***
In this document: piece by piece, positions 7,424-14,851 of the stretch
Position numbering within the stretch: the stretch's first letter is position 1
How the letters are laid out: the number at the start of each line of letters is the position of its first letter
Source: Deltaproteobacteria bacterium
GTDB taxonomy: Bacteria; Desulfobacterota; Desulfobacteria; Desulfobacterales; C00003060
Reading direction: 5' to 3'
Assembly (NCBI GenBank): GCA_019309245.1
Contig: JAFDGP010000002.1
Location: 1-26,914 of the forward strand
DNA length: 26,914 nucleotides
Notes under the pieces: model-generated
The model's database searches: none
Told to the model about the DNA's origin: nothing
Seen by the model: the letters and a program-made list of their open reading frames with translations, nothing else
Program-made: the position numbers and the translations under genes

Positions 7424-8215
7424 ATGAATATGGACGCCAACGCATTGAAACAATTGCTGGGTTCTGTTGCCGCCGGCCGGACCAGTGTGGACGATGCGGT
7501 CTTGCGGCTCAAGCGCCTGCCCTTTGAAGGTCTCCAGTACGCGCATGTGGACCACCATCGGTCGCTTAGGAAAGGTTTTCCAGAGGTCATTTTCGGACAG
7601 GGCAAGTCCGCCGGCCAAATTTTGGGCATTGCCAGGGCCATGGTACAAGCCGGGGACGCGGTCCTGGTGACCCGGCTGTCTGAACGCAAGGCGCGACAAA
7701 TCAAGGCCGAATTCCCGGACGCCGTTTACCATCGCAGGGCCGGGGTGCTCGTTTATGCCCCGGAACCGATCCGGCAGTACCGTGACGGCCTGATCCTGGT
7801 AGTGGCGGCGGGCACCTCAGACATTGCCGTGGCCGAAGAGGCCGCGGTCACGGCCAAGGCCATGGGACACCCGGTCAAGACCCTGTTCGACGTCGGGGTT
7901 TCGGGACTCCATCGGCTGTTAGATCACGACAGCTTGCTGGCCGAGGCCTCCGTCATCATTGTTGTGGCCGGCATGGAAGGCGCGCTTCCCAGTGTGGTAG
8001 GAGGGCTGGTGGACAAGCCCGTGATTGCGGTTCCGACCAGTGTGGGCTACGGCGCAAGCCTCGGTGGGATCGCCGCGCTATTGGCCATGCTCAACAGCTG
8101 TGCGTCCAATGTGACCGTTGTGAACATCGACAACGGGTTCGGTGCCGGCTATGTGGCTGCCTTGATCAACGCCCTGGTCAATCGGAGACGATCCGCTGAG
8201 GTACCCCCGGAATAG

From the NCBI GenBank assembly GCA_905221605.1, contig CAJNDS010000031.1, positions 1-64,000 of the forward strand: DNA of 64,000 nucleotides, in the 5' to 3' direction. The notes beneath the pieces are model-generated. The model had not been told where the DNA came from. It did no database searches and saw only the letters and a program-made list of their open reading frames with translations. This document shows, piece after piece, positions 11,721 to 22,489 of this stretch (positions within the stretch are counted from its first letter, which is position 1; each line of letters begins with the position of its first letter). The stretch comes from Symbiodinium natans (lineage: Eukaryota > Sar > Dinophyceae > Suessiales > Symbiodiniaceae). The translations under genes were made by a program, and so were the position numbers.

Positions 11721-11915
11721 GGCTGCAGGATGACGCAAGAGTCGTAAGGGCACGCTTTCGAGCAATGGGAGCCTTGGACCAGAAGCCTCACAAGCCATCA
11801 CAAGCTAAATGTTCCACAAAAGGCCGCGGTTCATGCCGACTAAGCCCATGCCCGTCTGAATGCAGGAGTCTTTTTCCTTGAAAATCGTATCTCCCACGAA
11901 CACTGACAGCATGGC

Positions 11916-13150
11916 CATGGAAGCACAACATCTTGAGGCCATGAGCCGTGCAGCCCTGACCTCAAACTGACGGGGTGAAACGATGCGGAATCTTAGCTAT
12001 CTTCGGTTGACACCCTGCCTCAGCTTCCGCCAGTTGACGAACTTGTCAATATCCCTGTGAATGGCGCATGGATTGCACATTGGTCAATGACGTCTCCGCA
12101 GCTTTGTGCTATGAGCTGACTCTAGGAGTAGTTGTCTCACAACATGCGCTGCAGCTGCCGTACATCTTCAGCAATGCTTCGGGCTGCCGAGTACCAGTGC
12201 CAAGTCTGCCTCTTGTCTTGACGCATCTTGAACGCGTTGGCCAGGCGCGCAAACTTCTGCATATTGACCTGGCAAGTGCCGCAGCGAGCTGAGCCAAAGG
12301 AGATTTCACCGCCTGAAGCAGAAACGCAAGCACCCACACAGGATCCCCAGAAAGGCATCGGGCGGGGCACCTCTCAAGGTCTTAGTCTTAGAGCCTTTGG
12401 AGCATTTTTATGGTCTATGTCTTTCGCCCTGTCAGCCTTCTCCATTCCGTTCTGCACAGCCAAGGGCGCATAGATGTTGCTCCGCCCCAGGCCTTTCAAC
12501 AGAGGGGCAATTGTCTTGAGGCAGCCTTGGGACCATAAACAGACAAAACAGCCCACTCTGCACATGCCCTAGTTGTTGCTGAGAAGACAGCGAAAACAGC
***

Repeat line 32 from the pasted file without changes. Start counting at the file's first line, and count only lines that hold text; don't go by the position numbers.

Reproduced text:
11916 CATGGAAGCACAACATCTTGAGGCCATGAGCCGTGCAGCCCTGACCTCAAACTGACGGGGTGAAACGATGCGGAATCTTAGCTAT